Science articles

Mycorrhizas Invisible but essential for the agriculture

Invisible but essential for the agriculture

It is difficult to estimate when the first plants appeared on our planet Earth. We can imagine that approximately 600 million years ago, seaweed decided to colonize what at that time was a dry soil like the lunar surface. Since then, the first ferns emerged, adapted to the environment and began to establish symbiotic relationships with the fungi that lived in their root system. This relationship materialized in the formation of “supra-organisms” where the fungi obtained carbohydrates from the ferns and these, in return, received water resources, dissolved salts and other biostimulants, allowing both to grow in a mutualistic relationship (symbiosis), where the long-term relationship that they maintain benefited both parties. This community of fungi is known as mycorrhizae. Therefore, there is no doubt that mycorrhizae can be considered an agroecological strategy to optimize crop quality.

We can ask ourselves why our crops are increasingly sensitive to pests and diseases or why they have less quality, among other unwanted characteristics. The problem is that the value of the soil resource and the biomass that lives in it is neither perceived nor valued. In the last decades of exploitation of our crops, there was no awareness of the degradation of the soil, of its properties, including the loss of the mycorrhizal community that colonized the roots of the plants that grew in them. The loss of vegetation cover and increased erosion are signs that this “supra-organism” no longer inhabits those soils.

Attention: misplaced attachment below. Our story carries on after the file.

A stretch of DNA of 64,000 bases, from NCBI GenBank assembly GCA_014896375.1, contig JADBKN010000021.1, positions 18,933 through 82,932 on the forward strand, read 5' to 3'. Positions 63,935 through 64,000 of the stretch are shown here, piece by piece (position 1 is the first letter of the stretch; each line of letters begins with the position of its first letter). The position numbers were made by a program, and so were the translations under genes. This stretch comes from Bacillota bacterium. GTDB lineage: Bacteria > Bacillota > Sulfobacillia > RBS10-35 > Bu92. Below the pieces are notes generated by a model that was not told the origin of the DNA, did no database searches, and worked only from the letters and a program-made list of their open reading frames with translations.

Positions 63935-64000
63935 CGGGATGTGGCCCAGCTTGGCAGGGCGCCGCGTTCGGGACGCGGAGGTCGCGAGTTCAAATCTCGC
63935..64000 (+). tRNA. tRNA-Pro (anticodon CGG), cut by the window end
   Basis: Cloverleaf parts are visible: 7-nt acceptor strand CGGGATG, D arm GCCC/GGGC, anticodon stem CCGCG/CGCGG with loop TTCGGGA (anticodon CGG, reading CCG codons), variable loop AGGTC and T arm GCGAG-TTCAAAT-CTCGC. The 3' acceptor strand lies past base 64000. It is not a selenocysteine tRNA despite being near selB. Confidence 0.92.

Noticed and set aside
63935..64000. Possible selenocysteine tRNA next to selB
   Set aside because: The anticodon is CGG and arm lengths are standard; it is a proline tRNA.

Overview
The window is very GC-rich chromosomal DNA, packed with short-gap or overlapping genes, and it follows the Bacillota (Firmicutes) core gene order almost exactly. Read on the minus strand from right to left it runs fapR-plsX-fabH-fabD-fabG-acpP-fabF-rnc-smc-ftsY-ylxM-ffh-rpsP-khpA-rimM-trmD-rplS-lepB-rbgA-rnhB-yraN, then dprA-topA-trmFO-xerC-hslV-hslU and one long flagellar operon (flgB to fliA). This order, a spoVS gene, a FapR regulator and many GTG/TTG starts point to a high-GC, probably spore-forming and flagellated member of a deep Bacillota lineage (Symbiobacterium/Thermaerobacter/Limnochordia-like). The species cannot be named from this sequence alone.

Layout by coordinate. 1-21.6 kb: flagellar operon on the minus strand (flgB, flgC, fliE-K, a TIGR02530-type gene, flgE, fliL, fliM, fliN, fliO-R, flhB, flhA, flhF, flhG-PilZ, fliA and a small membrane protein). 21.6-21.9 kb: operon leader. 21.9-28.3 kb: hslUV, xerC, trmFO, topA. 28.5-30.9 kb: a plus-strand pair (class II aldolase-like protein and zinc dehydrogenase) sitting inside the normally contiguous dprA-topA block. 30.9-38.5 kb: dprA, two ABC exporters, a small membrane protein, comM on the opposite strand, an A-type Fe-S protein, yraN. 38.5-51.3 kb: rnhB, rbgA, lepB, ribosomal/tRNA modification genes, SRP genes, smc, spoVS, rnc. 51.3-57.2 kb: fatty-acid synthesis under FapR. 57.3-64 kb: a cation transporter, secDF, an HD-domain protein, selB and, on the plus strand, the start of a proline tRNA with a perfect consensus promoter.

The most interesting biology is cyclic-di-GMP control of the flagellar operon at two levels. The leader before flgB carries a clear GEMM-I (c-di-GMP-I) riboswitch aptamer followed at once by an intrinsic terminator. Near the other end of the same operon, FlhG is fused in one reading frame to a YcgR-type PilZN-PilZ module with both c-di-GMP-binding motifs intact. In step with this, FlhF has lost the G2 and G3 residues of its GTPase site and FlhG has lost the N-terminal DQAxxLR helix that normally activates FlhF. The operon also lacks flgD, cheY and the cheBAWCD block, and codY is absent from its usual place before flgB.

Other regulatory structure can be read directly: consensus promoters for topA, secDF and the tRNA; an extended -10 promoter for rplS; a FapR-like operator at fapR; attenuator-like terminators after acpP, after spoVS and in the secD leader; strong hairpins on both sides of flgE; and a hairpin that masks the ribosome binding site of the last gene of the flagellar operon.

During the last century, agricultural production focused mainly on the use of mineral fertilizers and chemical products which, to maintain crop yields, involved the use of massive doses that have led us today to the state of degradation that we suffer in the soil. Fortunately, research in recent years in agricultural inputs has been aimed at biological components, such as pests and diseases’ Biocontrol products and Plant Biostimulation, which contribute to increasing soil fertility, as well as improving soil stability and functioning of the entire ecosystem.

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